All around us are people, of all classes, of all nationalities, of all ages
M. Bouc speaks this quote, found in Chapter 3. The two men, sitting at lunch in the dining car, discuss the diverse community gathered on the train. This quote foreshadows the ending of the novel and acts as a very important clue in the case. When Poirot "sits back and thinks," he realizes that only in America could such a collection of people exist in one place. Knowing that Ratchett murdered Daisy Armstrong and that the murder was probably connected to the Armstrong family, an American family, this idea helps Poirot figure out the identities passengers on board the train. The quote provides foreshadowing not only because it is a major clue, but also because it reveals a possible relationship or origin of the passengers. This quote and conversation gets Poirot's imagination working, he begins to wonder how the passengers might possibly be linked. Poirot even suggests to M. Bouc that the passengers are linked because of something sinister, saying, "perhaps, all these here are linked together-by death." The quote also reveals the peculiar situation of the Armstrong family; they have come together for three days to seek revenge, will part in London and possibly not see each other again.
Not now. Not now. When it's all over. When it's behind us—then—.
Mary Debenham to Colonel Arbuthnot speaks this quote, found in Chapter 1, Part 1. On the Taurus Express to Stamboul, Poirot, Mary and Arbuthnot are the only passengers aboard the train. Poirot gives the couple, acting as strangers, close scrutiny. He hears Mary say this quote to Arbuthnot when the train is stopped at a station.
This quote is a very important clue. For one, the apparent close, intimate relationship between Mary and Colonel Arbuthnot is suspicious because the two act like they are strangers. It is unclear what event Mary is talking about, what will be "over." With the unfolding of events on the Orient Express, Poirot immediately assumes the event was Ratchett's murder. Poirot's suspicions are heightened because Mary and Colonel Arbuthnot refuse to tell Poirot what they were talking about.
I asked that Swedish creature...if it was bolted and she said it was
This quote, found in Chapter 4, Part two, is Mrs. Hubbard's undoing. Mrs. Hubbard tells Poirot that she had to ask Greta Ohlsson to check if the communicating door between she and Ratchett was bolted because her sponge bag was covering the lock. When Poirot enters Mrs. Hubbard's room to examine the weapon, he notices that the door bolt is one foot above the door handle. Mrs. Hubbard is caught in a lie that reveals her guilt. Until this moment, Mrs. Hubbard seems innocent, even a victim of the terrible murder next door to her, but this little lie implicates her in the crime.
Ce n'est rien. Je me suis trompe
An unknown person speaks this quote; found in the conclusion of Chapter 4, Part I. Translated from French, the quote means, "It is nothing. I am mistaken." Poirot hears someone say this quote from inside Ratchett's room the night of the murder. Poirot hears Ratchett's bell go off, the conductor responds, knocks on his door and the person inside tells him that, "It is nothing..." Hector McQueen, Ratchett's secretary, repeatedly tells Poirot that Ratchett spoke no French. Thus, it is clear that whoever was speaking to the conductor, in French, through Ratchett's door was not Ratchett, but was most likely the murderer. McQueen's insistence that Ratchett knew no French implicates him in the murder, McQueen not only knew that someone had spoken in French to the conductor from Ratchett's room on the night of the murder, but he knew it was an important element in the investigation. This is another tactical element the Armstrong family uses to obscure the case, apparently another unexplainable element in the case pointing to an outside intruder.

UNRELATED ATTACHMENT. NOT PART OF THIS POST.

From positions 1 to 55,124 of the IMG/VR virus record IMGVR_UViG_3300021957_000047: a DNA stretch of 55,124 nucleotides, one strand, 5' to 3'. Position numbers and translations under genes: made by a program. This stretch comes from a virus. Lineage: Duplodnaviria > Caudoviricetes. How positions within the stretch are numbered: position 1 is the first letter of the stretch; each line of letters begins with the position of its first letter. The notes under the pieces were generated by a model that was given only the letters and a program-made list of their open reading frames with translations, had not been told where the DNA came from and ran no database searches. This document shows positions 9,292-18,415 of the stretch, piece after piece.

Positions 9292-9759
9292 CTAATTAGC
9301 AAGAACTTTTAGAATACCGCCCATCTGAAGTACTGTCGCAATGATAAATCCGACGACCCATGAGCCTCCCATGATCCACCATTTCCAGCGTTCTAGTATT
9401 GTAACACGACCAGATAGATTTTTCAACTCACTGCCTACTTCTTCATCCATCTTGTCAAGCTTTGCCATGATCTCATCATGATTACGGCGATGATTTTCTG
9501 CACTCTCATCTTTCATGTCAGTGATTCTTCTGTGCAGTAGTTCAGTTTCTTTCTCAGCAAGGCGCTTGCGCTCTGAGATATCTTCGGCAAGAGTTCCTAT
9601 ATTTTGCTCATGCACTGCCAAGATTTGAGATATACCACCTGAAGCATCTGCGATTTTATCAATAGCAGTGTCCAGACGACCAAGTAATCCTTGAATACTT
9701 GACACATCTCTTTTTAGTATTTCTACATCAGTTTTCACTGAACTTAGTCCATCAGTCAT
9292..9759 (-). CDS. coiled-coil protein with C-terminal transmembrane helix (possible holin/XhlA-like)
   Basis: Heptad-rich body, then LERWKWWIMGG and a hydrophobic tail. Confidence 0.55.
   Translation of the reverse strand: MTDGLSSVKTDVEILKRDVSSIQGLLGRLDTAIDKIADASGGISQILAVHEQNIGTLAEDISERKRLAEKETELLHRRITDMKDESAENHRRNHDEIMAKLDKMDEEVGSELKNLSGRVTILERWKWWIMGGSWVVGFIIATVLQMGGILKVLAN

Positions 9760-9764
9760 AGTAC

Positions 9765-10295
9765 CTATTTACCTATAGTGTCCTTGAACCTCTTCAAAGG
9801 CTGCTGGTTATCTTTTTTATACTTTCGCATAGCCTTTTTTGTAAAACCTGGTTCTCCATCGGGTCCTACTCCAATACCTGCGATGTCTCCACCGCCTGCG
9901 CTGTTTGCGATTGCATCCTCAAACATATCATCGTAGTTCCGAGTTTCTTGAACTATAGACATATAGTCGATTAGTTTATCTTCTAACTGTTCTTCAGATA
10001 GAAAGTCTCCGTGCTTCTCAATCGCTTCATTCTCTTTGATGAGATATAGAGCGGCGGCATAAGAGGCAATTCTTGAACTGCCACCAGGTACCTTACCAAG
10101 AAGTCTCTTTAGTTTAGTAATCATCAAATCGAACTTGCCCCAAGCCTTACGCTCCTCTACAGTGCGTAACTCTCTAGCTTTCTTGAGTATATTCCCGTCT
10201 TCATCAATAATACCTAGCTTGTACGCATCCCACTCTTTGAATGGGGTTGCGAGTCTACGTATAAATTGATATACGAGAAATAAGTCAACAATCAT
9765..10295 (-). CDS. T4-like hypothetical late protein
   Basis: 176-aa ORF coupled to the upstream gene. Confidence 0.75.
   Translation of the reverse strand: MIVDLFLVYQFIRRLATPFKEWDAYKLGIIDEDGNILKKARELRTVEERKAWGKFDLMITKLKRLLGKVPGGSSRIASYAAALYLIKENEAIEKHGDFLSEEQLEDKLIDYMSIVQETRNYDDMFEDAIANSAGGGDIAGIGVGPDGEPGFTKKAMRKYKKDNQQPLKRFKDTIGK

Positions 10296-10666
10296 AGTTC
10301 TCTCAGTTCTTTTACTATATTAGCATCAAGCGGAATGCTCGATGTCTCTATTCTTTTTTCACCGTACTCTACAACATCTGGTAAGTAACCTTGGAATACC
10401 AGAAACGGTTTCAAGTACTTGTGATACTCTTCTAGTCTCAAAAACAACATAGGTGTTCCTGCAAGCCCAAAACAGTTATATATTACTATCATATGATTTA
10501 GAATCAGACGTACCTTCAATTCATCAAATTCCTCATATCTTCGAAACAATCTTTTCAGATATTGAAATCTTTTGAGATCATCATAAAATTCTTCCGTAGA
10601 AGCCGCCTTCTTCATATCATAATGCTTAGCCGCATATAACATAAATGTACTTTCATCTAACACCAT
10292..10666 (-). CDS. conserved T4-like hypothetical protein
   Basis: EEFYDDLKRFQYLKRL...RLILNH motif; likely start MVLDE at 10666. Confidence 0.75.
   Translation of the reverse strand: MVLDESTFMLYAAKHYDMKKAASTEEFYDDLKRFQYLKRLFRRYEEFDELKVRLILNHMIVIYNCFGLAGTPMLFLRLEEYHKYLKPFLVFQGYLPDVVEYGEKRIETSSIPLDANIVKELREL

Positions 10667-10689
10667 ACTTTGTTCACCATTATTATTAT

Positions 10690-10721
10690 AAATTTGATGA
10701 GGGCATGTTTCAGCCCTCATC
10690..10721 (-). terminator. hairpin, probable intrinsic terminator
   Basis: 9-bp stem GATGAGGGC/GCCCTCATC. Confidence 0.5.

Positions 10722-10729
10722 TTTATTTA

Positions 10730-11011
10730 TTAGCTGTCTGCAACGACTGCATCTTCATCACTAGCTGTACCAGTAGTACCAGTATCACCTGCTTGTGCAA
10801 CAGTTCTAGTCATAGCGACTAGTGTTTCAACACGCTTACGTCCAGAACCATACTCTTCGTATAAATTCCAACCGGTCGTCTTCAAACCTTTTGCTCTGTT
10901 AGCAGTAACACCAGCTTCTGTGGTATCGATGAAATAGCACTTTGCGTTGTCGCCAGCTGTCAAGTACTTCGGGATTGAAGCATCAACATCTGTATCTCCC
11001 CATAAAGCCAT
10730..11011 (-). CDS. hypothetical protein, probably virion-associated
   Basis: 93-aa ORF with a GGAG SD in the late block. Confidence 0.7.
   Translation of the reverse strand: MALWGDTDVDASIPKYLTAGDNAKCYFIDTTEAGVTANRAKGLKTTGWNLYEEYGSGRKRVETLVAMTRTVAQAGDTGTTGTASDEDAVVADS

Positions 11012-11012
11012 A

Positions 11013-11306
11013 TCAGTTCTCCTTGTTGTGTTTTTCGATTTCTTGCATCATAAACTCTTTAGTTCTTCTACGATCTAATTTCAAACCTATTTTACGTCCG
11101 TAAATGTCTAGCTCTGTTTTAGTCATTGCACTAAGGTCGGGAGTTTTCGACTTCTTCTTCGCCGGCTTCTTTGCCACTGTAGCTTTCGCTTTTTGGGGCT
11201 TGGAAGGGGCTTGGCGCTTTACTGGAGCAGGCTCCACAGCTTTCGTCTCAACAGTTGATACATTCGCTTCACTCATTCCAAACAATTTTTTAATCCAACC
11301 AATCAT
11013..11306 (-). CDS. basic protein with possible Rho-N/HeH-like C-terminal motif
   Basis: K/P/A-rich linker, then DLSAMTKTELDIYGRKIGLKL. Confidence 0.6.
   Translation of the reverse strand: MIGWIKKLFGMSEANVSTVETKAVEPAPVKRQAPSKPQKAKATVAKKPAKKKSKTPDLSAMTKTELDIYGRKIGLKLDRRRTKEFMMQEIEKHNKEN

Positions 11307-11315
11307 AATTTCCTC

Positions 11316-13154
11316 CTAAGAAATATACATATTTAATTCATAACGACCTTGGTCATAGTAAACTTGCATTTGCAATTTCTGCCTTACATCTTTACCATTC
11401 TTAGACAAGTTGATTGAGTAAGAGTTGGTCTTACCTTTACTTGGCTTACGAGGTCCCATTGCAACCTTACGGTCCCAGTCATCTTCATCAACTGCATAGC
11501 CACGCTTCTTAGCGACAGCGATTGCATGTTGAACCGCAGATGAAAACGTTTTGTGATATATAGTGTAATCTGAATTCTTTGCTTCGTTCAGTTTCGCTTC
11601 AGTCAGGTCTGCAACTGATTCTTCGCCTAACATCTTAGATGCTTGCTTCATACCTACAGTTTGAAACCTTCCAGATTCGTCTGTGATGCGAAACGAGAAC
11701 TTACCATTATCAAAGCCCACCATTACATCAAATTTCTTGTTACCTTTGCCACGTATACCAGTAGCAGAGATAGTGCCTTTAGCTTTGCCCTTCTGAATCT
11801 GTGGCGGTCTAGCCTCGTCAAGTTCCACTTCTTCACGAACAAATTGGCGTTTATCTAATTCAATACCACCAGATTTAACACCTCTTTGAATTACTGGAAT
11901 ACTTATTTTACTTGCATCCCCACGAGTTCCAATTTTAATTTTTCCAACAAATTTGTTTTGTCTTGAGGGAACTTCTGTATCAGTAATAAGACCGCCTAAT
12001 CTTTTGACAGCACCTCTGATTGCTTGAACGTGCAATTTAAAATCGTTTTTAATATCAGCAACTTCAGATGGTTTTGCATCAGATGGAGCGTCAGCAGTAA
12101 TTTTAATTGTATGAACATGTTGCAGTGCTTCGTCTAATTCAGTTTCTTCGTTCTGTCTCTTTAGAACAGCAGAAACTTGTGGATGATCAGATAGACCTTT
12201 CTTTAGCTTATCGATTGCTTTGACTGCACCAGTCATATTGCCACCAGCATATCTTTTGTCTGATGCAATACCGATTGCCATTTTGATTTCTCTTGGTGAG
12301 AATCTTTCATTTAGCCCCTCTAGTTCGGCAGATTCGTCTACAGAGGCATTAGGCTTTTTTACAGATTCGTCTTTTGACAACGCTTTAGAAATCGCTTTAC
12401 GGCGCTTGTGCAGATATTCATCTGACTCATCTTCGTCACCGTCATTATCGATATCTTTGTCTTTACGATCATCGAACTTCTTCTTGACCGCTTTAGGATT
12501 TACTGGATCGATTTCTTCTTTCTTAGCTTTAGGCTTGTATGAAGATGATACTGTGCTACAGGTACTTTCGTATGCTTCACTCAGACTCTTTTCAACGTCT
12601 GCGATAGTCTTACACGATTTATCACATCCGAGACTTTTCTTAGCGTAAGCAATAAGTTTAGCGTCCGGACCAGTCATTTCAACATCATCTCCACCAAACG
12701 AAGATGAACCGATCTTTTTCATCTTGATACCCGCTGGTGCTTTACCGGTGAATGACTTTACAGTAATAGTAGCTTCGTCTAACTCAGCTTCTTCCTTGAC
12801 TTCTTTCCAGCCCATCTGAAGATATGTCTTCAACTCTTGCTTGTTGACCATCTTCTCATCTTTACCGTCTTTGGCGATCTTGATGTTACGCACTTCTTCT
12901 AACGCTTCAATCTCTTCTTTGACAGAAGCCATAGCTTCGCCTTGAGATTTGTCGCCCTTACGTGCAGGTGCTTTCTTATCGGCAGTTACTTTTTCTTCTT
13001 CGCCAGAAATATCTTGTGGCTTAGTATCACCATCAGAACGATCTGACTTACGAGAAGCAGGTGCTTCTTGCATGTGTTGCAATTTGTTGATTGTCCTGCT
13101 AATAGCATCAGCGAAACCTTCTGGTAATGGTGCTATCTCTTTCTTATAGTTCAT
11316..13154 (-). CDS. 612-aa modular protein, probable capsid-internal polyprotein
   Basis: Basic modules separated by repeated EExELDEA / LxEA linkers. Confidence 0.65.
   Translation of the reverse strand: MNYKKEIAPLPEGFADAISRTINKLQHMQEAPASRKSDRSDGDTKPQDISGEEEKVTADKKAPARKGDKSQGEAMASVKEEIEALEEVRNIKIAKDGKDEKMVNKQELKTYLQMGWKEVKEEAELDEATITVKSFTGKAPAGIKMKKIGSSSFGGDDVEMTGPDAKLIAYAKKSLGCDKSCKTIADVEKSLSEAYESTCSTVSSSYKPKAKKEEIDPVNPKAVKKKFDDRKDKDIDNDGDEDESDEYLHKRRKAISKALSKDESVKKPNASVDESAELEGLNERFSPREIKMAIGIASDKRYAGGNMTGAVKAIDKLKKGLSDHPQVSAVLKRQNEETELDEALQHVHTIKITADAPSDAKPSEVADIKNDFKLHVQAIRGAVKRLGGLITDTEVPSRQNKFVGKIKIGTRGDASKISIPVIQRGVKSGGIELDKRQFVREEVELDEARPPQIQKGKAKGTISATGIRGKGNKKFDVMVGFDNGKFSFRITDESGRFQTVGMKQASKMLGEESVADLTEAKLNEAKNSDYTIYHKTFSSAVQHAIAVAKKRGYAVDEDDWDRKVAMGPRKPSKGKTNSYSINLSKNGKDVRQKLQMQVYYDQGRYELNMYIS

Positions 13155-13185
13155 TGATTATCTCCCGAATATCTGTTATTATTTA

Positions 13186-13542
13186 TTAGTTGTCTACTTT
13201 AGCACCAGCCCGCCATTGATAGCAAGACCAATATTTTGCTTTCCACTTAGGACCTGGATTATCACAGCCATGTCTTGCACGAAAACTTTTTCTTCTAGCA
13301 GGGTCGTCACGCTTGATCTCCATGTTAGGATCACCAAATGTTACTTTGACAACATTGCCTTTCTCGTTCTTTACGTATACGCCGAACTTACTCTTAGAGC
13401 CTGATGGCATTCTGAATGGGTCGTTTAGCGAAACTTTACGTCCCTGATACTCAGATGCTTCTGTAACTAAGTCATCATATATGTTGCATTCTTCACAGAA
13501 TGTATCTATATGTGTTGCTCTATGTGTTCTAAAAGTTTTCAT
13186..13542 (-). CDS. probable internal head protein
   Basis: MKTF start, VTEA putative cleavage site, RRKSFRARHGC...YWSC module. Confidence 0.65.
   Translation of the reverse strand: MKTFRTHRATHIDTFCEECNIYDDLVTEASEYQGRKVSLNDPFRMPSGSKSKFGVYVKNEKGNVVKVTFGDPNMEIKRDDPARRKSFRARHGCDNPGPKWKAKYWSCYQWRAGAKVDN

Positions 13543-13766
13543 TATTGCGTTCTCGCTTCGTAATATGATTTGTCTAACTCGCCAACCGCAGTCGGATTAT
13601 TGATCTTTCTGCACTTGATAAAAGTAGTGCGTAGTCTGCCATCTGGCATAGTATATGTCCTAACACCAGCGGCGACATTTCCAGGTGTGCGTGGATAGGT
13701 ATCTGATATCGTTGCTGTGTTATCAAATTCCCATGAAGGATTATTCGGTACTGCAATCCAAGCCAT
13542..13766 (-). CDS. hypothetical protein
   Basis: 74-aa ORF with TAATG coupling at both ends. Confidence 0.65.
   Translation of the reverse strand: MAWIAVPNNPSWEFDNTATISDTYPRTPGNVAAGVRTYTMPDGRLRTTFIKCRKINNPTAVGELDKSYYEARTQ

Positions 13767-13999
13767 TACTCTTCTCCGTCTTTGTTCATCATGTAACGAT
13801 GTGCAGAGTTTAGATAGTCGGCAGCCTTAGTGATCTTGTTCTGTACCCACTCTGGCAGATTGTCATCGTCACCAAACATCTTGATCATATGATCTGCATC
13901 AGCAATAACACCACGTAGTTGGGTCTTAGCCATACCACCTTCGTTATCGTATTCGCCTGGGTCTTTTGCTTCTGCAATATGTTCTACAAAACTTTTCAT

Say what you like, trial by jury is a sound system
This quote, spoken by Colonel Arbuthnot in Chapter 8, Part two, foreshadows the conclusion of the novel and also reveals subtext of the novel. Poirot and Arbuthnot discuss the validity of the jury system, whether rules and law is better than "private vengeance." When Arbuthnot expresses no remorse or distress when he hears Ratchett was killed and even suggests, "the swine deserved what he got" and would have preferred to have seen him hung, Poirot asks Arbuthnot whether he thinks murder is better than law. Arbuthnot's responds that there shouldn't be "blood feuds," but that trial by jury is a "sound system." Arbuthnot is not referring to law; he is referring to the murder of Ratchett by twelve people claiming to be a jury. Although Poirot doesn't officially crack the case until he "sits down and thinks," it seems he understands Arbuthnot's meaning perfectly. Poirot responds like he knows what Arbuthnot is talking about, "I'm sure that would be your view."
The trial by jury system or justification of so-called "private vengeance" is a pressing subtext of the novel. Because the Armstrong's are let free in the end of the book, it seems the book endorses murder or at least the murder of murderers. The book suggests that the law was useless in the capture of Ratchett; he was able to escape because of his enormous wealth and contacts. Therefore, it is up to citizens like the Armstrong's to "right" the situation and protect society from monsters like Ratchett. This eye for an eye, Roman mentality, is certainly not what one might expect from a British popular fiction novelist like Agatha Christie. The 12-person rag-tag "jury" is not in the same spirit of "trial by jury" as known in the US; a jury is never made up of the victim's family. Murder on The Orient Express suggests that there is a law higher than that of the state, one that permits the vengeful murder of a terrible killer.
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